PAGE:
Appalachian Ohio, Athens GA, Atlanta, Berkeley, Baltimore, Boston, Chicago, Cleveland, Columbia MO, Columbus, Des Moines, Durham & Chapel Hill, East Lansing, Fredericksburgh VA, Houston, Los Angeles, Muncie IN, New York City, NYU, Philadelphia, Pittsburgh, Plattsburgh, Richmond VA, San Francisco, Tucson, Twin Cities
Sexual exploitation stemmed in gender oppression is a phenomenon that is generally hidden under a blanket of reticence due to the challenge of addressing issues of sexism under a larger context of racism.
Bedford Stuyvesant Restoration will open Sex Crimes Against Black Girls, a multimedia exhibit curated by Shantrelle P. Lewis and featuring the works of Nyoka Acevedo, Kimberly Kimabe Becoat, Frances Bradley, Delphine Fawundu Buford, Tracee Worley, Numa Perrier, Wahala Temi, Noelle Lorraine Williams, that investigates the various levels of sexual exploitation and oppression that are suffered by young Black girls across the African Diaspora.
February 5 – April 2
Skylight Gallery, 3rd Floor | 1368 Fulton Street, Brooklyn, NY 11216 | 718.636.6949 | www.restorationplaza.org
Hollaback embodies all that is strong, powerful, and badass about being a woman today, and reflects a global female solidarity that knows no racial, age, or geographic boundaries. As such, we seek three men or women who can represent and illustrate these values in written form.
Selected writers need to be able to commit to blogging a minimum of twice per week about key stories and milestones in the anti-harassment movement in a voice that is bold and street harassment savvy.
Interested candidates should submit a sample piece for publication by February 10, 2011 on a topic that you feel is important, timely, and of interest to Hollaback readers. Accompanying your piece should be a brief description of you, why the anti-harassment movement is important to you, and how you represent a unique voice.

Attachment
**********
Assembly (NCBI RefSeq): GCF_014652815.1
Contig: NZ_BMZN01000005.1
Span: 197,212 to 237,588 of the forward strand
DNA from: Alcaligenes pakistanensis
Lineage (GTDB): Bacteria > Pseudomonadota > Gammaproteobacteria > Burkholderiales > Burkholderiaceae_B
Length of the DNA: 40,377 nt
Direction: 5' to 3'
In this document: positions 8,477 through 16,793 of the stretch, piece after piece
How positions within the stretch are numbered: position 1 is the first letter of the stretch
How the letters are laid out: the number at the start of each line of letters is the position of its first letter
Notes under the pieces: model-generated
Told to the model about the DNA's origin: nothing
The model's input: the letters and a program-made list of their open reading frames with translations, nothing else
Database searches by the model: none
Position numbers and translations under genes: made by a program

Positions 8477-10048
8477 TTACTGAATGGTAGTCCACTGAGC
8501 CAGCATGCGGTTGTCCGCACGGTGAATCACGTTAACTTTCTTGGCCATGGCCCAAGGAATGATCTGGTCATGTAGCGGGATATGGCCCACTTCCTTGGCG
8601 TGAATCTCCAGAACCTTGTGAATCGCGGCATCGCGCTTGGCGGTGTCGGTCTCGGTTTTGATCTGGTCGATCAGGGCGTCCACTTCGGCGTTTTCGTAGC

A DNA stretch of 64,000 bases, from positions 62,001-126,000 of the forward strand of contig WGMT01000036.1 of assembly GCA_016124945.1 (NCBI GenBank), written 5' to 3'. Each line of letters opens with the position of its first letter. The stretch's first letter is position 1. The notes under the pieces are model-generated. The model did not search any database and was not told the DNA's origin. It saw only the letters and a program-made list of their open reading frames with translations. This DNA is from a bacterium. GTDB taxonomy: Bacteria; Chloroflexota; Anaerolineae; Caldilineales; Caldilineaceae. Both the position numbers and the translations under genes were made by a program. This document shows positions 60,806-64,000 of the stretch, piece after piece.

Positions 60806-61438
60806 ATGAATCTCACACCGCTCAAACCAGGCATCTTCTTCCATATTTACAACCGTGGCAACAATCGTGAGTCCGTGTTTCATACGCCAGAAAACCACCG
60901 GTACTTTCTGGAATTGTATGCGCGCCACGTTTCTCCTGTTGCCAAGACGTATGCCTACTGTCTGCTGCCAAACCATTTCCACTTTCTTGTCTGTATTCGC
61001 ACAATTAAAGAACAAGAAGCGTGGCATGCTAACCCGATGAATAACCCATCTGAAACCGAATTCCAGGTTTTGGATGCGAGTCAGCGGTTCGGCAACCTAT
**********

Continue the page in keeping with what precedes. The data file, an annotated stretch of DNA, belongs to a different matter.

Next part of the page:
Bloggers will be selected for diversity of voice and quality of writing and can hail from anywhere in the world. To submit your sample piece and accompanying information, please email everything in the body of an email to email@example.com
DePaul University Junior Betsy Huigens has developed and released Bluelight, a free app that allows women to check in with family and friends after making it home on time.
Think of it as “I’ll call you when I get there 2.0″ says the app’s storefront download info.
- First, enter your travel time – say 15 minutes for the walk home from the library at night.
- Next, select someone from your address book, such as a parent or roommate, to be your Bluelight contact.
- Set the alert and start walking.
- When you arrive home safely, cancel the alert, and your contact is never bothered. If you do not cancel the alert, Bluelight will let your contact know the route you took home via text message or email.
Film 678, a stark portrayal of street harassment by director Mohamed Diab (currently showing in Egyptian cinemas), is causing growing discomfort among Egypt’s top offices.
Bureaucrat Mahmoud Hanfy Mahmoud, head of the complaints department at the Egyptian Association for Human Rights and Social Justice, has filed an official complaint about the film, citing potential harm to men’s ‘sensitive spots.’
The film depicts women physically defending themselves against harassment and abuse.
In a separate case, the film faces legal action by lawyers Mohammed Hanafi and Melad George, who charge Diab and his cast with tarnishing Egypt’s reputation.
Coverage to date has not included follow up reports of complainants also taking action against perpetrators of sexual harassment and abuse.
Watch the trailer here
My friend and I were grocery shopping. She was off looking at veggies and I was alone in the back corner grabbing some bread. As I set off to meet up with her I paused to pull up my tights. Some tall creep rounded the corner, laughed, and said “Somebody’s going to get laid tonight” and kept going. It didn’t register for a moment and when I finally managed to say “fuck you” he was out of ear shot and my voice was so, so small. It made the rest of the night weird.